Think about about those little Russian dolls. The smallest doll is surrounded by a larger one, which is in turn enveloped by an even bigger one, which is finally held safely by the largest doll of all.
A healthy community is sort of like these dolls.
The youngest and most vulnerable are cared for by the older and wiser members, who in turn receive the support of teachers, professors, and other professionals in the community. It’s the type of caring society a new program involving UFV students as mentors is hoping to create
The Human Services Career program is an innovative project aimed at providing support to Chilliwack’s most vulnerable children, while developing the next generation of “natural helpers.” A partnership between Chilliwack Secondary School, the University of the Fraser Valley, the provincial Ministry of Children and Family Development, and Big Brothers/Big Sisters of the Fraser Valley, it has been running since September 2015.
Steve Anderson teaches psychology at Chilliwack Secondary and is the liaison from his school for this program. Counsellors Joe Ogmundson (recently retired) and Gloria Beshara, and Vice Principal Jessica Adams-Loupret were also involved in planning the program.
Anderson has long been aware of the value of encouraging supportive relationships between students, and is looking to formalize the process with this mentoring project.
“A student was telling me about a mentoring experience she had and how she herself was changed by the process of interacting with the younger student. It got me musing about getting high school students into the elementary classroom to befriend little folks. And then I thought, why not bring university students in to mentor our students?”
At the core is his belief that any interaction with an older, caring, trained individual will be beneficial for the elementary students. The secondary students, being closer in age to the younger ones, will be easier to relate to than adults might be.
“These interventions will change the younger students’ lives for the better. If you can influence someone at the beginning of their life, or as close to the beginning as you can get, you can have a real impact.”
— Steve Anderson, CSS teacher.
“These interventions will change the younger students’ lives for the better. If you can influence someone at the beginning of their life, or as close to the beginning as you can get, you can have a real impact. If you do something good for a little person, you can’t take that back. It’s life-changing when you realize that somebody cares about you.”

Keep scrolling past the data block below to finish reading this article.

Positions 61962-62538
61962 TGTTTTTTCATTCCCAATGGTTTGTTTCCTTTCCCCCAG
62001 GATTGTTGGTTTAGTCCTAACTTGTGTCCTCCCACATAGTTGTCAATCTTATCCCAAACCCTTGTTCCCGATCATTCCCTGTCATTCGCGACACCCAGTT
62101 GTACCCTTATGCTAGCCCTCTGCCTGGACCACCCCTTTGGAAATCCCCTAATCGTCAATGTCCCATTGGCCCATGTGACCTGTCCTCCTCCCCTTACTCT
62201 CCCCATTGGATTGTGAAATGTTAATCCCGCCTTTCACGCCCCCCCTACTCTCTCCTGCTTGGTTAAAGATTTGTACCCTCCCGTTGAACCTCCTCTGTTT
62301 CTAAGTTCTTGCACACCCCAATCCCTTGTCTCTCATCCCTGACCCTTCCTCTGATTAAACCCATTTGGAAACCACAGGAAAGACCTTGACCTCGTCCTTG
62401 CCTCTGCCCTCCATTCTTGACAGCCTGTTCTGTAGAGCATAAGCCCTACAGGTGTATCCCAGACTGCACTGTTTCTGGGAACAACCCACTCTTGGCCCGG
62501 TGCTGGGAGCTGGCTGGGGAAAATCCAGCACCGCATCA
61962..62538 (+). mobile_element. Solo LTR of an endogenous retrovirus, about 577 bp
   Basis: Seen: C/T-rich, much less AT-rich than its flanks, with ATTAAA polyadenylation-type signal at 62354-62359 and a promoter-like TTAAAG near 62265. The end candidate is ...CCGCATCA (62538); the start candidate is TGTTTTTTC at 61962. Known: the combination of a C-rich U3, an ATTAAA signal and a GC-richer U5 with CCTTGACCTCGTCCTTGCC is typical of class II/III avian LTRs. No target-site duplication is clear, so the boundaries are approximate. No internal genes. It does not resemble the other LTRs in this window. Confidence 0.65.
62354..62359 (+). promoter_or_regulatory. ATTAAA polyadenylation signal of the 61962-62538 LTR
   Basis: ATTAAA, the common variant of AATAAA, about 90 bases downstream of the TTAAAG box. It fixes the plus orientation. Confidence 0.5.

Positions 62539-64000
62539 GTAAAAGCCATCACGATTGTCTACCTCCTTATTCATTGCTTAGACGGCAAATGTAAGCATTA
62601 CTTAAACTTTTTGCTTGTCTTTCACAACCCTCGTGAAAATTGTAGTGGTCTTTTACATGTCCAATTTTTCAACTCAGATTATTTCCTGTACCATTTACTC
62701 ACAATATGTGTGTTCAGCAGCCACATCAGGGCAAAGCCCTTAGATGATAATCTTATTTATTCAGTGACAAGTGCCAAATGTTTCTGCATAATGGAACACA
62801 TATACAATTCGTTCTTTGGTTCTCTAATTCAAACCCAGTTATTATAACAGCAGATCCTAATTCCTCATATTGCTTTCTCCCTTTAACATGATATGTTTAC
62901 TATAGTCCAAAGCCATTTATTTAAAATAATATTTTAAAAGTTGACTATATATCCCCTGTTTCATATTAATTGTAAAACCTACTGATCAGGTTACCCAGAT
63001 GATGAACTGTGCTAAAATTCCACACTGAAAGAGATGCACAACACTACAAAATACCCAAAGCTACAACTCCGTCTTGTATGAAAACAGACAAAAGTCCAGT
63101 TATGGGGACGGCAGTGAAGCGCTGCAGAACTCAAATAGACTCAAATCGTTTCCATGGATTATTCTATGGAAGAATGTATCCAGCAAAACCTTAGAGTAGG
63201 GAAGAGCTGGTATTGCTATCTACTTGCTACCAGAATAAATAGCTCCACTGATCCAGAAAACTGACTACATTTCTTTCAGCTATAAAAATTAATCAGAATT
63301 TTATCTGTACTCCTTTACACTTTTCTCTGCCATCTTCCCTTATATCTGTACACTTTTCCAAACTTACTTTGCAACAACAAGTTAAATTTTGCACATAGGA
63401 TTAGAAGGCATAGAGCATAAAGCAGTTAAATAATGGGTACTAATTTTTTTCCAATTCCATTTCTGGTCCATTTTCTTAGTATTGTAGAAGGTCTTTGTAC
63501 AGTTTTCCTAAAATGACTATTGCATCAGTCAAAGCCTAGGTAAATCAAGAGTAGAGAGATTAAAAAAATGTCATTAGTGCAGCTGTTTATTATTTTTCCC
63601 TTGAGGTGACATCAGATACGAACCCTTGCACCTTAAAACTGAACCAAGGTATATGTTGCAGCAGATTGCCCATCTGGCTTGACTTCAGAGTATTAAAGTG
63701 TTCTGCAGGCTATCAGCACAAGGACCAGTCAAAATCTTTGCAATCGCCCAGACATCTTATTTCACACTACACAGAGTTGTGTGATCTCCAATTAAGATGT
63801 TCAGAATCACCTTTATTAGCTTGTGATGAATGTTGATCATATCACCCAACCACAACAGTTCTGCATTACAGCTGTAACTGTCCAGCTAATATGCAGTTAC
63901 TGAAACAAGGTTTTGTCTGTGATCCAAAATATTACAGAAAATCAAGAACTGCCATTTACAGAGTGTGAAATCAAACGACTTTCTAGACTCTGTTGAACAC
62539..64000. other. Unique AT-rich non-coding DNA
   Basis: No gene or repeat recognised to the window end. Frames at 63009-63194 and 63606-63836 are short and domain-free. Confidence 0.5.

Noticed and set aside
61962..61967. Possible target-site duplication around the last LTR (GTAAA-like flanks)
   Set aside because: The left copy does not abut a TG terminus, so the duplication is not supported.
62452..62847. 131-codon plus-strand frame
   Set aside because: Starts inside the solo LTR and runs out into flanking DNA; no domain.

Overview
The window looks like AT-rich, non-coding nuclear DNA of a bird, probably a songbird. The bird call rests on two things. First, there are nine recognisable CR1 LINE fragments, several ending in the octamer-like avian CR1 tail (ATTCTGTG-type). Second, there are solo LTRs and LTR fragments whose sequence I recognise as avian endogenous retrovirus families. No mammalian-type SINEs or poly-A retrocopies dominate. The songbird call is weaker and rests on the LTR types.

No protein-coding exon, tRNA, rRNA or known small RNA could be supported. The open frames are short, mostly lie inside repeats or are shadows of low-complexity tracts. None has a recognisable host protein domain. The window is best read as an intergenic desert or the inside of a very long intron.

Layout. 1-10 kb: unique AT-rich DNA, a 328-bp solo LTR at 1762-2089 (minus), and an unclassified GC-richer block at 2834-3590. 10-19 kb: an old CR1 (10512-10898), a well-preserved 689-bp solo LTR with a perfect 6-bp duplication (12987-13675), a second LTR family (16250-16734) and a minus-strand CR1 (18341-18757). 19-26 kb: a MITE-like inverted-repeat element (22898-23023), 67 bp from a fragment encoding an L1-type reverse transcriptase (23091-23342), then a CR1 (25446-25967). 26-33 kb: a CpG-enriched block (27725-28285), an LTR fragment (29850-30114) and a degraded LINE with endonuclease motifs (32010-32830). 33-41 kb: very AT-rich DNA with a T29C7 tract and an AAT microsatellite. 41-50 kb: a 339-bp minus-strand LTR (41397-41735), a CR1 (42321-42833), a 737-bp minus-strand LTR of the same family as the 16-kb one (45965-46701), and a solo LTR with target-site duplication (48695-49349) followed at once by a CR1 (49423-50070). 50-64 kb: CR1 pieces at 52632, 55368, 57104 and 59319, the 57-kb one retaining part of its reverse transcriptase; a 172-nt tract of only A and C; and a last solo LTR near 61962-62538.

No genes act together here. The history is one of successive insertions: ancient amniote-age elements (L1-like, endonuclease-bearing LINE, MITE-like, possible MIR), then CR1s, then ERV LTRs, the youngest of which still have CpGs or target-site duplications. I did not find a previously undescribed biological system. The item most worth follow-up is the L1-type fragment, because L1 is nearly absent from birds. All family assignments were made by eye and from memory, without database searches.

As for pairing his secondary students with UFV students as mentors, he sees it as a way of fostering self-confidence and self-awareness in the Grade 10s.
“By having them associate with UFV students, we are inviting them up the maturity ladder.”
Anderson shared his idea with Rob Lees of the Ministry of Children and Family Development, and they started planning and drawing in partners. From this inspiration, the Human Services Career program was born.
They designed a program that would prepare secondary students to mentor younger elementary-age students, and also aid in their own personal development.
Annette Vogt, a faculty member in the School of Criminology and Criminal Justice at UFV, saw the value in the vision and signed on to help organize it and recruit UFV student mentors. Other UFV representatives, including mindfulness expert Christine Slavik, have been involved in presenting at the Saturday workshops.
“The challenge is that there are a significant number of inner-city elementary schools in the community where students have a lot of need, and can use extra support,” Vogt notes. “The idea was that we would leverage the enthusiasm of the ‘natural helpers’ among the high school population, and deepen their involvement in their school
and community, and they in turn will help foster connection, learning, and engagement with younger students with whom they are paired.
“As a key part of the process, we would connect them with a UFV student mentor for the training process throughout the course of their Grade 10 year. Pairing them with a UFV mentor helps them see themselves as a future UFV student, and makes the idea of going to university more of a reality. And it’s a good experiential learning opportunity for the UFV students and a chance to develop their leadership and counselling skills.”
So far, 20 UFV students from a variety of programs, including Psychology, Social Work, Criminology, Child and Youth Care, and Kinesiology have signed on to be mentors. Some graduated from Chilliwack Secondary, making it a full-circle experience.
To help pair the UFV students with Grade 10 students and handle liability issues, the group turned to an expert: Collette Bohach, mentoring coordinator for Big Brothers/Big Sisters of the Fraser Valley.
“This whole initiative is helping to create a culture of mentorship for both the secondary students and the UFV students,” she notes. “I love the fact that when you walk into the room during our training sessions, everyone is the same: enthusiastic about the activity of the day and learning from each other. And it’s great that the current mentees will serve both as mentors for young children and for their eventual replacements: new Grade 10s in a couple of years’ time.”